Monday, March 14, 2011

Tucson Artist Melinda: Everything Was Times Ninety

The evolution of a work, from emotional response, experiential context, and how memory becomes matter

The living room is connected to the strawbale studio, and the strawbale studio is connected to the living room, which is connected to a built-in bookcase. This bookcase holds "tchotchkes, gewgaws (from wikipedia)," and even a few lagniappes with the books. However, there was an item that I passed by every day that began to whisper, "Think of me. Remember me. Say something about me."

It was a preserve jar filled with the luminous and pristine Pensacola beach sand collected back in the 1960s when I lived there as a kid. It is perfect and clean. It is without tar balls.

One child's saving from a time so distant it almost seems Edenic compared to our world today.
Image © 2011 Melinda S. Esparza

It shouted to me, Irony! Synchronicity! Look, that sand is in a preserve jar! I saw a connection. This connection was leaping through time right into 2010 and the BP disaster in the Gulf of Mexico of 2010. The oil spill continued for ninety days, from April 20, 2010 to July 15th.

Now what?

Today, I am sitting here thinking about how life becomes a kind of 'everything is times ninety' regimen. Tragedy and mayhem, a ninety million good deeds by ninety million people, the working of an inspiration toward a comment both beautiful and disturbing, feeling as though we are repeating the same acts, making the same gestures (and mistakes), while one lovely spring day contains the deaths of two neighbors, the full throated song of birds heralding the end of winter and the end of an era, juxtaposed with a birthday (not mine, but a loved one's) so miraculous that words are quieted by joy and gratitude and laughter.

How will I illustrate a small act of saving without maudlin, heavy handed gestures? I cannot paint it. It must be assembled.

More soon...

10 comments:

Edgar said...

There's so much here, and so much not here, where to start?

I'll start at the end. You have spun me off into 2D speculation land... It's always hard to make "a picture with a point" without being heavy handed/maudlin. This is a huge challenge for any representational/conceptual artist (and by 'huge' I mean Donald Trump 'huuuuge').

Does postmodernism succeed at this, sometimes? I think sometimes it does, by distancing the artist from a literal reading of the issue. And then sometimes it's just obscured to the point of opacity. I always thought modernist formalism had a much tougher job at this (thinking of 'Guernica'), because the rules got in the way of the expression.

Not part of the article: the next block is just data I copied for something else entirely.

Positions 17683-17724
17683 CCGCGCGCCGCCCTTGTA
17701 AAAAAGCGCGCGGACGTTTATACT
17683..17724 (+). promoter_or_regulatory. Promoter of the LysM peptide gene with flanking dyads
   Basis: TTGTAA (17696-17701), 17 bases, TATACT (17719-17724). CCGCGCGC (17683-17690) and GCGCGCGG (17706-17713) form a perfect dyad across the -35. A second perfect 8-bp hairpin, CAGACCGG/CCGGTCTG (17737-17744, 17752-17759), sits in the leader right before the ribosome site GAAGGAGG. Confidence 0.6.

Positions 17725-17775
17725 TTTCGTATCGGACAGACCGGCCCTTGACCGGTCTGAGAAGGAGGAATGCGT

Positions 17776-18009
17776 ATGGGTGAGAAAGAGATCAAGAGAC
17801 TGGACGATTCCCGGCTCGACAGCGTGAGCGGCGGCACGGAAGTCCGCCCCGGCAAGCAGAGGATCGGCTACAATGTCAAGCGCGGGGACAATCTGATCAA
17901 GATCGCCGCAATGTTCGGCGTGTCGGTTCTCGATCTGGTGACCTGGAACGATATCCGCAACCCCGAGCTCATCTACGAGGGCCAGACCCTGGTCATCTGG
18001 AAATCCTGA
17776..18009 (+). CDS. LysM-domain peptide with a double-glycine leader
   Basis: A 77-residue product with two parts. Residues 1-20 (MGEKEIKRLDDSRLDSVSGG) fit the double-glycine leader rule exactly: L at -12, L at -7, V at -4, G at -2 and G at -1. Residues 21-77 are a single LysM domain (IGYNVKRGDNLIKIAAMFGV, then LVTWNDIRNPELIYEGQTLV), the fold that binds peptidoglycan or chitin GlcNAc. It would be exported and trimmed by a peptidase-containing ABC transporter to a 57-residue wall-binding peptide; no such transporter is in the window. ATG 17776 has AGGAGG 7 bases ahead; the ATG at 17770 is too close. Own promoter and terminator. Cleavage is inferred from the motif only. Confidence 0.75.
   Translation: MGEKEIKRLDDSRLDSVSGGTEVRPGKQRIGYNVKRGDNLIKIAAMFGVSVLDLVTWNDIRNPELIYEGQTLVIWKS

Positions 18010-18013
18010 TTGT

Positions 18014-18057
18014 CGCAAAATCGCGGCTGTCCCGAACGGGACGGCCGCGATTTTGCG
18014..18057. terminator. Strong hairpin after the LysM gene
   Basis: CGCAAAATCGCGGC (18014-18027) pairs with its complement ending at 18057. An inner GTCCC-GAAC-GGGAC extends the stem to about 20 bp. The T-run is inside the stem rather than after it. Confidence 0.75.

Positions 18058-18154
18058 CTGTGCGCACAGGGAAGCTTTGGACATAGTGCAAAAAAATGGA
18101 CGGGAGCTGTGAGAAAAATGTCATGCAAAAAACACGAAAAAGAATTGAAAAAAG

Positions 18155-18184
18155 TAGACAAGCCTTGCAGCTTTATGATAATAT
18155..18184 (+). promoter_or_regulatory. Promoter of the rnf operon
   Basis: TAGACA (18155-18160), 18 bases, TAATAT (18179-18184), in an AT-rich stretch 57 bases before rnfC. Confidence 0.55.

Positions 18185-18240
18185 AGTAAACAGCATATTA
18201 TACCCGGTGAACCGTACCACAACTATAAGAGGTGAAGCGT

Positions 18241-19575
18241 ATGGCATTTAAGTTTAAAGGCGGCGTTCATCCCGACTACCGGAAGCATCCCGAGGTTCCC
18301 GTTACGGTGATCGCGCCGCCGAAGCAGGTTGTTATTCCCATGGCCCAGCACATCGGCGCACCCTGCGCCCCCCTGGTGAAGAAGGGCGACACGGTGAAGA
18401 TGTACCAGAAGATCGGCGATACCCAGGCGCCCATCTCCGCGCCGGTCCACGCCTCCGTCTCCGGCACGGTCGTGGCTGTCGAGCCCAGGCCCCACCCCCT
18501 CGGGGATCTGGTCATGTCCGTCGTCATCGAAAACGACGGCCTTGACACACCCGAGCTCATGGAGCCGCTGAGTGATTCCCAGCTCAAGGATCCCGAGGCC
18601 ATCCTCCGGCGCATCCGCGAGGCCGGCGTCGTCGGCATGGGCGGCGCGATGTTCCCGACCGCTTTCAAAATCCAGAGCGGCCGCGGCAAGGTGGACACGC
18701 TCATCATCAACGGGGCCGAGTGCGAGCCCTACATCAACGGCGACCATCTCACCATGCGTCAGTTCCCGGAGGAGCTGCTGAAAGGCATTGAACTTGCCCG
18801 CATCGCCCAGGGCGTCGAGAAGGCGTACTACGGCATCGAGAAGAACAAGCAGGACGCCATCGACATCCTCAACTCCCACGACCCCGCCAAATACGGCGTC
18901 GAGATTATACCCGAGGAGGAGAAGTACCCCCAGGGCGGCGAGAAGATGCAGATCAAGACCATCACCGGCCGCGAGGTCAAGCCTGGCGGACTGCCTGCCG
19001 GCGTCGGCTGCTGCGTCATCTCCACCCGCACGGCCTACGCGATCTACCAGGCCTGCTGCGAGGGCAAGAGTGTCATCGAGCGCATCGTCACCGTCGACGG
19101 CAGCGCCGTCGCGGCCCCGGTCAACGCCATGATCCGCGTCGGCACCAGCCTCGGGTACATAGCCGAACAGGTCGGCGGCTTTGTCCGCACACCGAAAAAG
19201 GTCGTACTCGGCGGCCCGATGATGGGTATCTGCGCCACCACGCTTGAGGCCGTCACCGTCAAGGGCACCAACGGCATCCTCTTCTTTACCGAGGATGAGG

You've thrown me so far out there, I don't even know 'down' any more. Thanks for tickling the ganglia.

Melinda said...

I had no idea, Edgar! I'm glad this has got you thinking, cuz you've certainly helped enough on the project: Buying materials, running errands, photographing the work.

It is possible for painters to do this, but in this case, stuff needed to be gathered.

Hang on! You don't want to crash.

Barbara Muir said...

Dear Melinda,

I too have a jar like this. It holds sand from Nova Scotia and sea glass. (I collect jars like this).I finally threw out my Bermuda sand from long ago...
I love that you have saved this jar of hope.

xoxoxoxoxoxoxoxBarbara

Melinda said...

Hi Barbara,
It used to be something that we did a lot of as children, isn't it? Collecting rocks, even special sticks, could be special to a child.

Virtual hugs!

laura said...

Very provocative, and evocative, Melinda.
I have a jar too, well, a bottle, into which I used to drop very carefully selected (!) small pebbles from the beach.
I still have it; it makes me think of that person I was and how important the process of selection was to her.

Melinda said...

Hi Laura,
I am glad that you are 'provoked and evoked' by this post. I hope that's a good thing.

Having a few cliff hangers is my way of sharing the development of the sculpture/installation I'm slowly revealing.

Stay tuned. Don't turn that dial!

And, thank you for commenting!

Linny D. Vine said...

Treasures, treasures lost, words arranged in a way that become a treasure to read, and then the ancicipation as we wait for the newest treasure to be revealed - Magical Melinda!

Melinda said...

Thank you, Linny. Hope I'm more "magical" than frustrating with the cliff hangers.

Virtual hugs!

Donald Diddams said...

"how memory becomes matter"... your post, especially the last long paragraph, is so poetic and heartfelt. The sand in the jar becomes a symbol of so much. Already you have illustrated your point without becoming maudlin or heavy hadned. This series of tantalizing tidbits will be a part of the art.

Melinda said...

Thank you, Donald. Sometimes I'm lucky enough to have an insight while tapping this keyboard.

You're getting it, the feeling I got as I saw the jar in relation to the event.

I'm hoping that in the retelling of the journey toward finished piece, viewers will get a small taste of its development.

I think your work also makes memory into matter--in a most intriguing way.

p. s. I did put on my finest art speak hat for this one. ;-)